Factors Associated With Mechanical Ventilation Mortality in Pregnancy

Vasopressor requirement, transfusions, neurologic dysfunction, coagulopathy, and acute respiratory distress syndrome were related to higher mortality after multivariate analysis.

This article is part of Pulmonology Advisor‘s coverage of the CHEST 2018 meeting, taking place in San Antonio, Texas. Our staff will report on medical research related to COPD, critical care medicine, and more conducted by experts in the field. Check back regularly for more news from CHEST 2018.

SAN ANTONIO — Factors associated with mortality related to mechanical ventilation are the same for patients who are pregnant and for those who are not pregnant, according to the results of a study presented at the CHEST Annual Meeting 2018 held from October 6 through October 10 in San Antonio, Texas.

In a retrospective observational study of 6 hospitals in Colombia, Hugo Andres Perez Ramon, MD, and colleagues set out to identify risk factors for maternal mortality in pregnant patients who received mechanical ventilation. This included all pregnant patients admitted to the intensive care unit requiring mechanical ventilation for >24 hours at any point in the 10-year period between 2006 and 2016.

Patients’ medical records were reviewed to identify both demographic data and clinical and laboratory variables. Statistical analysis was conducted by dividing patients into survivors and nonsurvivors. Variables were presented in numeric values and as percentages. To determine the relationship between the categorical variables, researchers used a chi-squared test or Fisher exact test. The team used logistic regression analysis to estimate the association between ventilation and mortality with clinical variables, interventions, and organ dysfunction. A discrimination analysis was also performed by area under the curve (AUC) to determine the ability of clinical and laboratory variables to predict mortality.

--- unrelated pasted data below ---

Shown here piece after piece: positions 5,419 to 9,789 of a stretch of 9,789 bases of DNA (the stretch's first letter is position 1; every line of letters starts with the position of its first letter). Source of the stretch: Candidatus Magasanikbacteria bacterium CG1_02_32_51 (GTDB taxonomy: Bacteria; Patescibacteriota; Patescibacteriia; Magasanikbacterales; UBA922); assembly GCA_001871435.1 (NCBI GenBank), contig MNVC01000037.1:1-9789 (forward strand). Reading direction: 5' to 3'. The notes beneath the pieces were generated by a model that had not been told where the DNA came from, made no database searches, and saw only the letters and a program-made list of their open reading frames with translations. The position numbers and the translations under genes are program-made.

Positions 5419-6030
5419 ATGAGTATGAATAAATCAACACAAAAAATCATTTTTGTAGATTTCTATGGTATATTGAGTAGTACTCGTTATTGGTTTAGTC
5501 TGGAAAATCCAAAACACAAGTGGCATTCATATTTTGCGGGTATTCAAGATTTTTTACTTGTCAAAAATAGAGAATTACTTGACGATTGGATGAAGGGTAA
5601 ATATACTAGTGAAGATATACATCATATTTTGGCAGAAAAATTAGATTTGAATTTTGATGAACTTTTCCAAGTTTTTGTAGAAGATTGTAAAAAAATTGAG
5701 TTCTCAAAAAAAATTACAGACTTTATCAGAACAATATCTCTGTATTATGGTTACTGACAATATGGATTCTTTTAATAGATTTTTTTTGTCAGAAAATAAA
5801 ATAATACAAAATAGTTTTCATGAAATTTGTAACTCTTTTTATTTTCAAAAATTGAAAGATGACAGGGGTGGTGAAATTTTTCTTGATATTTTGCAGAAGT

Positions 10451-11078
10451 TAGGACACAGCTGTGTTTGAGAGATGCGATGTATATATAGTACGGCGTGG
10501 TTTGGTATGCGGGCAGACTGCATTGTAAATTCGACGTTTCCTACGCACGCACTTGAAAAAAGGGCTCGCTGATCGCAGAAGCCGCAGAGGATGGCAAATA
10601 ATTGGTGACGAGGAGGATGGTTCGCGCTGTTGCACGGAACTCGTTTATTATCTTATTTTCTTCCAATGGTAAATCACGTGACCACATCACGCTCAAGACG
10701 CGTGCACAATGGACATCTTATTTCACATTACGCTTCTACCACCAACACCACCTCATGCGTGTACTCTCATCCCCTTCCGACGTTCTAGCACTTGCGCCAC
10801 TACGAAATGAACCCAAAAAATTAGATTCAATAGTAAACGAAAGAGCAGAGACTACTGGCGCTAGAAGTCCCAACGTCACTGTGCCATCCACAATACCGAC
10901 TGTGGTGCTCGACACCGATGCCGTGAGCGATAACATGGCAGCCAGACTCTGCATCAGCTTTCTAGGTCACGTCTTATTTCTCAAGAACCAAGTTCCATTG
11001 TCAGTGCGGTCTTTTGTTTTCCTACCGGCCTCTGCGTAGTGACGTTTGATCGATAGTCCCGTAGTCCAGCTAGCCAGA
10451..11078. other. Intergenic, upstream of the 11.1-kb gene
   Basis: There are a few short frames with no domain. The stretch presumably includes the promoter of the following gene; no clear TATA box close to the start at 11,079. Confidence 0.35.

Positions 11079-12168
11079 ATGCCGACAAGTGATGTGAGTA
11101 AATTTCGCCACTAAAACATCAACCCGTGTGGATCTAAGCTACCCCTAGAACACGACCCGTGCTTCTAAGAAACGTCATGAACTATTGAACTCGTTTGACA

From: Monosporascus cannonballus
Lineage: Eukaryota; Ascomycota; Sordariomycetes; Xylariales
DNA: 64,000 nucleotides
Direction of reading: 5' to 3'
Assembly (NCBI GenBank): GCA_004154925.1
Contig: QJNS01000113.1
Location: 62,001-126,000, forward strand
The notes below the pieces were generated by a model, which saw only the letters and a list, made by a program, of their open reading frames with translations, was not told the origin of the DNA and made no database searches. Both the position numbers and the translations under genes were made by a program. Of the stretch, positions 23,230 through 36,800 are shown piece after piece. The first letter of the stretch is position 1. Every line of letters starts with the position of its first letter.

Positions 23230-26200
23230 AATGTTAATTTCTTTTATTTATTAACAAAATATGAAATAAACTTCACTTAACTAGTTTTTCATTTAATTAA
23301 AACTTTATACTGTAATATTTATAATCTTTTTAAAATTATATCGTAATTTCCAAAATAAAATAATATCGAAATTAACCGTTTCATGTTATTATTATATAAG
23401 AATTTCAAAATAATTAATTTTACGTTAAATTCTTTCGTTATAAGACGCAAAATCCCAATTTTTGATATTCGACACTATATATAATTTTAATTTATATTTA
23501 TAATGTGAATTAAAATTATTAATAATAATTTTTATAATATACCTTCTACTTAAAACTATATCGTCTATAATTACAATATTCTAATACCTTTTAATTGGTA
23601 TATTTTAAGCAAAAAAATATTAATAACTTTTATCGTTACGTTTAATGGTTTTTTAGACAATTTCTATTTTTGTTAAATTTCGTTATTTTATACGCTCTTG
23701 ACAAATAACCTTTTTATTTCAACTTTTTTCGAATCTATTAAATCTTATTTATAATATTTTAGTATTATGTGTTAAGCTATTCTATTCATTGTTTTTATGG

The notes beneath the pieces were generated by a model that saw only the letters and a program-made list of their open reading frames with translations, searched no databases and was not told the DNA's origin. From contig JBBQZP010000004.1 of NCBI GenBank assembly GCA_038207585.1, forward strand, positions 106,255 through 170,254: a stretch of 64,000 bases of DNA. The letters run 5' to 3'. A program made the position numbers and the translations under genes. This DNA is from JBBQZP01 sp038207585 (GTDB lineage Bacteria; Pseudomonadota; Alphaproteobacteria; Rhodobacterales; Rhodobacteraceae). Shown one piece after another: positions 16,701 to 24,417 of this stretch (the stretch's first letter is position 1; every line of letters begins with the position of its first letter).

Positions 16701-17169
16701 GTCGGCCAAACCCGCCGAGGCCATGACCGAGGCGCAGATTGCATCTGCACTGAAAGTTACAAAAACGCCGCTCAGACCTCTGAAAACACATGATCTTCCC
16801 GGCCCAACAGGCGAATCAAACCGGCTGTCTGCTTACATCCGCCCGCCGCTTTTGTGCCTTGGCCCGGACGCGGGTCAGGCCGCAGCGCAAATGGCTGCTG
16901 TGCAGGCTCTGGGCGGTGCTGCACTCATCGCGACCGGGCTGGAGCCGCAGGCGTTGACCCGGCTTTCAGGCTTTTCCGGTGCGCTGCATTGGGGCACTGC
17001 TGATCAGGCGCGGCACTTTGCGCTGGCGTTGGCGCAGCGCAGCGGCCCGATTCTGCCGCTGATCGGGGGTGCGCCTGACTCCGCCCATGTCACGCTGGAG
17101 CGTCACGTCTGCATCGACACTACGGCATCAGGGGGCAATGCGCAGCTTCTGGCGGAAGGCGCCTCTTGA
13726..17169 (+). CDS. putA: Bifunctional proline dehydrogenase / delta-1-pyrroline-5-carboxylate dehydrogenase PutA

During the time period of the study, 2116 intensive care unit admissions occurred, including 299 (14%) pregnant women requiring mechanical ventilation because of respiratory failure. The average age of those admitted was 26 years and the average gestational age was 30.5 weeks. The main diagnoses of pregnant patients requiring mechanical ventilation were obstetric hemorrhage (32.44%), hypertensive disorders of pregnancy (28.42%), maternal sepsis (26.75%), and other causes (12.37%).

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Variables related to higher mortality after the multivariate analysis were vasopressor requirement (odds ratio [OR] 2.81; 95% CI, 1.07-7.39), transfusions (OR 2.26; 95% CI, 1.14-4.48), neurologic dysfunction (OR 2.81; 95% CI, 1.12-7.04), coagulopathy (OR 2.71; 95% CI, 1.30-5.62), and acute respiratory distress syndrome (OR 2.58; 95% CI, 1.22-5.49). Nulliparity was associated with a lower risk for death in patients receiving mechanical ventilation (OR 0.31; 95% CI, 0.16-0.60).

As predictors of mortality, both mean blood pressure and pH showed acceptable discrimination capacity (AUC 0.69; 95% CI, 0.63-0.74 and AUC 0.65; 95% CI, 0.59-0.71, respectively)

The data collected in this study suggest that the causes of death associated with mechanical ventilation are as likely to prove fatal whether or not a patient is pregnant.

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Ramon HAP, Rojas-Suarez J, Borre D, et al. Maternal mortality during mechanical ventilation: a multicenter cohort in Colombia. Presented at: CHEST Annual Meeting 2018; October 6-10, 2018; San Antonio, TX.